This area quickly tells you whether or not your target groups are in the majority of your readership. If they are not, then you should consider rethinking the areas within the community that you promote your items. This data is collected from Writing.Com members only and does not reflect views prior to the specified date. So offsite and older item promotions are not included in this data.
Readers by Various Demographics
Once again, Writing.Com provides a total of 6 demographic categories: Age, Gender, Income, Education, Marital Status and What Best Describes You. By reviewing the statistics for each reader demographic (all available in this area), you can look for trends within your overall readership. You must understand, though, that not everyone will always like your writing or the particular type of item you've chosen. For these reasons, you might see a difference in the ratio of views to ratings of your item. If you do see a difference in this ratio, compare your reader statistics to your rating statistics to find out which demographic groups left your item without rating.
It helps to know for whom you are targeting. But if you're not sure of your target group, your demographic statistics will also help you figure out whom your writing naturally targets. This information is invaluable when seeking publication of any kind.
Top Referring URLs
A Referring URL is a web page that has linked to your item and where someone has clicked that link to visit your item. These URLs can be other pages within Writing.Com or they can be from other sites such as Google.Com, Yahoo.Com and more. The Top 10 Referring URLs section shows WHERE your readers are finding your item; it provides the web page that they clicked to get to your item.
Depending on the information provided in this section, you may find that you need to do more promotion for your item. For example, if you're only receiving visits from within Writing.Com, you may want to go to other sites to promote your Writing.Com item URLs. If you have few or no Referring URLs from Google or other search engines, you might want to be sure you have filled in the "Keywords" section of your items with good and relevant keywords so that search engines have a better chance at matching your item to search queries. For more information on how to do that for a Static Item, for example, please read "Create/Edit a Static Item" . Remember: search engines such as Google and Yahoo! will only index items that are set to public access.
A Realistic Example With Analysis
Now that you've read and understand each section, let's use some of the data in a lifelike example.
Let's say you have an item with 100 views and 10 ratings. Before understanding the stats, you might have thought that for every 10 viewers, there is 1 rating. But you now know that you need to look deeper into your statistics for a more accurate assessment.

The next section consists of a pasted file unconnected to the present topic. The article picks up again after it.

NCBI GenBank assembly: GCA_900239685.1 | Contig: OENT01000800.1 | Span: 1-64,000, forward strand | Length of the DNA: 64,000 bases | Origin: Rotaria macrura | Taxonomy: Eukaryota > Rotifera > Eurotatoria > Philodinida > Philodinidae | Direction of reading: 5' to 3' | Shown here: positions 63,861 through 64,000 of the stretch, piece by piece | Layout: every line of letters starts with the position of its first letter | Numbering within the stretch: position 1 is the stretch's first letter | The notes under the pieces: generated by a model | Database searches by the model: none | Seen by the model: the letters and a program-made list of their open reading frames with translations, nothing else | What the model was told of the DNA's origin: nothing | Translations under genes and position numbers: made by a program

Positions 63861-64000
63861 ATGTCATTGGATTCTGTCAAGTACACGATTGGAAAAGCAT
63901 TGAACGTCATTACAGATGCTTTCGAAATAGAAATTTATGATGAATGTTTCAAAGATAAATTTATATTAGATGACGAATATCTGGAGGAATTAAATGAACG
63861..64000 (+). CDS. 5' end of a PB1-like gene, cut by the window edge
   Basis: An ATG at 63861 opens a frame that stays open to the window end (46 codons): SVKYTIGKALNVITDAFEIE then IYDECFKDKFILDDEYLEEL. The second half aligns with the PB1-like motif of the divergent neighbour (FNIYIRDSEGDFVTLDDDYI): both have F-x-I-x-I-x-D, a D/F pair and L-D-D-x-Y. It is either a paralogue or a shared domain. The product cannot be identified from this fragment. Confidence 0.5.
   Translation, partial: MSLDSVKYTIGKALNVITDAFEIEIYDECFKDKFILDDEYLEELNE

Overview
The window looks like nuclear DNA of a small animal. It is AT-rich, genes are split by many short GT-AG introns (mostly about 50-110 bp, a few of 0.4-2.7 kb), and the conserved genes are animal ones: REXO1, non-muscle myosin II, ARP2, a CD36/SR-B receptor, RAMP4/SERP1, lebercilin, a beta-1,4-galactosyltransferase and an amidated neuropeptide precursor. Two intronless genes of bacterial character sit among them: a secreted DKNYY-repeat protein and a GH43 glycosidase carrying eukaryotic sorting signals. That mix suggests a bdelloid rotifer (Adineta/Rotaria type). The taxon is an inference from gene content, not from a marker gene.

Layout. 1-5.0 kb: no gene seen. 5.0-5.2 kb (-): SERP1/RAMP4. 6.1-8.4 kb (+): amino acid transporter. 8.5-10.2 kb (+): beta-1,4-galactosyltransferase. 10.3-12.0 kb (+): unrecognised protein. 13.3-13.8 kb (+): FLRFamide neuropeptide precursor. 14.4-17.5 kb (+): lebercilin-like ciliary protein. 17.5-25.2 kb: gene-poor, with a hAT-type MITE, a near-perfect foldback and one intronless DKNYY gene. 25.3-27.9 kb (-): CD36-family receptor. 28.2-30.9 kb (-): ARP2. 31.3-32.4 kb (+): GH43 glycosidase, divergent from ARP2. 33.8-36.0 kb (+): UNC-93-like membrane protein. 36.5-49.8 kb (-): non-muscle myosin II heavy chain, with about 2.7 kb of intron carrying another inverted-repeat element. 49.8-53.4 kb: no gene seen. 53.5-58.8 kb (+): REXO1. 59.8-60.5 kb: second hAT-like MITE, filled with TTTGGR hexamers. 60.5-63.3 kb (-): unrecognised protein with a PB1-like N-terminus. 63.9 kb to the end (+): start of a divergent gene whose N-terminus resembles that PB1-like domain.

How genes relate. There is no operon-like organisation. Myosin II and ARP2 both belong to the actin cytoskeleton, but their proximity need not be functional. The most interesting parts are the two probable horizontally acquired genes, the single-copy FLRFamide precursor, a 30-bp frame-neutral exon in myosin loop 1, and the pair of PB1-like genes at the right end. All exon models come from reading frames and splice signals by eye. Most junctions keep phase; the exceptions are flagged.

Looking at your extended statistics, you find that there were only 35 unique Writing.Com members to actually view your item. Only they could rate the item and each one could rate it only one time. This is 35 members to 10 ratings or 3 to 4 members for each rating received. Compared to the initial assessment of 10 members to 1 rating, this actual ratio is three times better and much more reasonable.
To figure out what groups are reading but not rating this item, you would now compare the demographics of readers vs. raters. An item written for women might disinterest some male readers and they, in turn, might not rate it. An item written for adults may not interest teenagers and, as such, they may leave without rating. This is the type of information you should be able to learn from your item statistics.
After comparing and analyzing your data, you can now decide whether you are on target with your readership. If not, try to figure out where the problem is within your item and find a solution. You can seek help from review forums, friends and fellow writers by asking specific questions that you've developed from your study. You could also ask people in your targeted demographic group to help you out and give advice.
Above all, it's most important that you remember individual ratings are extremely subjective. Ratings are most powerful and useful when viewed in a group. Do not let individually low ratings discourage or bother you. Look for the patterns among them and make corrections, if you wish. But always remember that the item is yours and yours alone; you make the decisions!1